Jay Leno’s Turbine-Powered EcoJet Concept
IMAGE LIBRARY UPDATED November 8, 2006 What would keep a group of automotive designers up all night? "Tonight Show" host Jay Leno, for starters, but not by his monologue or parade of Hollywood guests. This time it's because the late-night talk show host invited the General Motors Advanced Design Studio to help design a mid-engine, turbine-powered supercar called EcoJet. Leno and Ed Welburn, GM vice president of Global Design, introduced the car yesterday at the Specialty Equipment Market Association (SEMA) show. The 650-horsepower (400 lb.-ft. of torque) Leno original is powered by a Honeywell LT-101 turbine engine that runs on bio-diesel fuel. The engine sits in a modified Corvette Z06 hydroformed aluminum frame with aluminum and magnesium structural and chassis components. The vehicle's shell is an advanced construction of carbon fiber over Kevlar.
EcoJet's genesis goes back to a discussion between Leno, an avid car enthusiast and collector, and Bernard Juchli, the chief mechanic and caretaker of Leno's collection. Leno then turned to Welburn for design direction.
"A couple of paper napkins later, Ed had begun to capture the essence of the car," said Leno. "I've admired the work of GM's Design Studio in North Hollywood, Calif., and asked Ed if the studio's director, Frank Saucedo, and his guys could continue the design study,"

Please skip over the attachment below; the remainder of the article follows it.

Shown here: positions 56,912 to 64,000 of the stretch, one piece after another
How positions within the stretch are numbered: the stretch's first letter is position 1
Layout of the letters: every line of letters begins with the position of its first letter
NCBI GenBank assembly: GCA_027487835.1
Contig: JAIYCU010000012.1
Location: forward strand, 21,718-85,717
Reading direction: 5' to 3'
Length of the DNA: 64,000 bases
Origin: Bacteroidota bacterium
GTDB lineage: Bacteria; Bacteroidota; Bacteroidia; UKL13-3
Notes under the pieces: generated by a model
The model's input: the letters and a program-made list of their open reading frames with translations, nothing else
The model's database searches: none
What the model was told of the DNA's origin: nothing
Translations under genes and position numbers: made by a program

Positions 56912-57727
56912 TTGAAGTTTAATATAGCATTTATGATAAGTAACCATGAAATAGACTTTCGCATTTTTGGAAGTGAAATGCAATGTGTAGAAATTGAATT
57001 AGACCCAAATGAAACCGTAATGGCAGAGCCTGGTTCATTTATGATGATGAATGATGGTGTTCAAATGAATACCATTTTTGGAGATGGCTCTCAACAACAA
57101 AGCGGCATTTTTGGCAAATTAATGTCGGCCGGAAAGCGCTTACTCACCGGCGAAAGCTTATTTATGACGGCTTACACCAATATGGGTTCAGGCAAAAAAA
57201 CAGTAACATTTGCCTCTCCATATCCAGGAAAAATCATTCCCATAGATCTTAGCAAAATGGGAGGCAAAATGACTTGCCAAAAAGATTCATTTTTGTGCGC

Welburn agreed, and a two-week sketching frenzy commenced as GM's designers began working after-hours with Leno's team on the project.
"EcoJet's esthetics were driven by aeronautical and jet-age influences," said Welburn. "It's a purpose-driven design that conveys power, capability and even danger, with a hint of Cadillac's sophisticated design vocabulary."
Borrowing design cues from jet aircraft and Formula One racecars, the supercar began to take shape under the watchful eyes of Leno and Welburn. A concurrent engineering program defined the vehicle's proportions and mechanics.
Leno relied on Juchli and the entire Big Dog team at his garage to turn the EcoJet vision into a reality.
"We thought we pushed the creative envelope with the '66 twin turbo Toronado project with GM, but this turbine-powered monster is a whole new level of complexity," said Juchli, who constructed the car at Leno's facility.